Hong Kong’s access to mainland China will be key in its ambition to develop an Islamic financial hub, Financial Secretary John Tsang said Tuesday.
“We are moving full steam ahead,” he told a two-day seminar on Islamic finance which was also attended by Bank Negara Malaysia governor Tan Sri Dr Zeti Akhtar Aziz and other central bankers from Gulf countries and the region.
Hong Kong announced its foray into Islamic banking late last year and Chief Executive Donald Tsang said yesterday he will lead a mission to three Middle East states – Kuwait, Saudi Arabia and United Arab Emirates – from January 25 to February 1.
John Tsang underlined Hong Kong’s intention to get a slice of the huge pool of the oil-driven liquidity in the rapidly growing Islamic funds valued at between US$700 billion and US$1 trillion, saying: “I believe Hong Kong can play an important role in generating new, reliable and potentially lucrative investment opportunities for this capital.”
Hong Kong, according to him, is aiming to be a wholesale player and in structuring Islamic products to seize on the global strong demand, including for sukuk or Islamic bonds.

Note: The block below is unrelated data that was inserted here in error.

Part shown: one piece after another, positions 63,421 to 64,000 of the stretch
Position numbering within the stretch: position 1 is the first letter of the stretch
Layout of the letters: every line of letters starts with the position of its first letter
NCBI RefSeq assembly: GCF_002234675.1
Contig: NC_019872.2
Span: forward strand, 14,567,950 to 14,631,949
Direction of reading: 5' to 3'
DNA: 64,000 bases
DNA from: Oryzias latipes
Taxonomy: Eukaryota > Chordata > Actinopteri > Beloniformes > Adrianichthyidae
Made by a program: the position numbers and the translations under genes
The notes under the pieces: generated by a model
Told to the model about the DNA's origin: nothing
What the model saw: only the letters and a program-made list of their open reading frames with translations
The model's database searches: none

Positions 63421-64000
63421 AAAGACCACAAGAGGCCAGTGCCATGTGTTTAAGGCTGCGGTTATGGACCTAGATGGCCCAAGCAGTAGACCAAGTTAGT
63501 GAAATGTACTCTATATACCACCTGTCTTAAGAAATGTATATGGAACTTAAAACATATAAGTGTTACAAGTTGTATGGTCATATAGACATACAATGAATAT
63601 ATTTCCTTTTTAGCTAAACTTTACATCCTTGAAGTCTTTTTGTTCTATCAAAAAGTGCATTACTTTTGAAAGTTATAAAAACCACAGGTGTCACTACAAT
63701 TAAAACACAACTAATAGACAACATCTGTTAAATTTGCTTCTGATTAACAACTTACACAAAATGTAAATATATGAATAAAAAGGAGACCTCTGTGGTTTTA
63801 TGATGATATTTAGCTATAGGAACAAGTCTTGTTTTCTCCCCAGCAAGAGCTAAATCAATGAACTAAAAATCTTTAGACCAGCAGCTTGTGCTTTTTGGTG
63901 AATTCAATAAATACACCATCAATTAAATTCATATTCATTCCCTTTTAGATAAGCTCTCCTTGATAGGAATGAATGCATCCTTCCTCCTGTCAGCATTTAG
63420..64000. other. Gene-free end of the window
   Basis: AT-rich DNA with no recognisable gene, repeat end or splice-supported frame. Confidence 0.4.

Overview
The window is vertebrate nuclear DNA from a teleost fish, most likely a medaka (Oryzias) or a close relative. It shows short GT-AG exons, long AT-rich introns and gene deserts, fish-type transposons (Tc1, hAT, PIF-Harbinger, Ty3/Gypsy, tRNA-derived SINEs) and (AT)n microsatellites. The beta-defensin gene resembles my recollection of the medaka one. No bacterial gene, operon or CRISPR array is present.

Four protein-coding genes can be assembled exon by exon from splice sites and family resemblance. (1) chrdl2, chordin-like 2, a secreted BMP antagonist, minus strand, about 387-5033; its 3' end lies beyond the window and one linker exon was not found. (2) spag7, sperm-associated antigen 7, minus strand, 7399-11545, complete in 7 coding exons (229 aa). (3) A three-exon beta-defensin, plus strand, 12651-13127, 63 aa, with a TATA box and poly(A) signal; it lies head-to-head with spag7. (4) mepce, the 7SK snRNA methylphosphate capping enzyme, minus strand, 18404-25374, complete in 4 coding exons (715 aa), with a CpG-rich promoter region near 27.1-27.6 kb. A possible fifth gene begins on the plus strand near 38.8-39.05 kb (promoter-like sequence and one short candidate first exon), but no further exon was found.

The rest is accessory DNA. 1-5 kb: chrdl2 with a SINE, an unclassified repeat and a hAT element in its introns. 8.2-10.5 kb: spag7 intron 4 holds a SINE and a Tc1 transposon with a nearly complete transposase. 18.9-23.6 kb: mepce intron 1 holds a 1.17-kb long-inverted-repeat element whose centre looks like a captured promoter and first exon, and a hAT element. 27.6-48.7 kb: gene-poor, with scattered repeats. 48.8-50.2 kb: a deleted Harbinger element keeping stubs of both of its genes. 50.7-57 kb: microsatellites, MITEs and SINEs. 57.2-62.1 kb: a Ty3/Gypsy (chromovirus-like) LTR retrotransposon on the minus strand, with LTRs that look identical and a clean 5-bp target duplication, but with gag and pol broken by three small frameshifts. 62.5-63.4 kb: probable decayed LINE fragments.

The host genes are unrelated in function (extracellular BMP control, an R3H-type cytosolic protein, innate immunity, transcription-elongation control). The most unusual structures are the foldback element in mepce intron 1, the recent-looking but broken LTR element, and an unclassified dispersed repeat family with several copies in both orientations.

“And China will be key,” he told the seminar co-organised by the Hong Kong Monetary Authority (HKMA) and the Malaysia-based Islamic Financial Services Board (IFSB).
“The unique advantage for Hong Kong is our access to the markets of the mainland of China. Hong Kong is the only jurisdiction outside of the mainland in which banks may transact in the reminbi.”
He pointed out that a quarter of the banks in Hong Kong are authorised to offer services using the Chinese currency and last year, Hong Kong was the first place outside China to offer a reminbi bond market.
The access to the mainland provides Hong Kong with the opportunity to develop syariah-compliant instruments for mainland-based issuers with Hong Kong as the bridge between the world’s fastest growing economy and the international Islamic finance market, he said.
To shore this up, he added, HKMA will apply to raise its status in IFSB to associate member from its current observer status.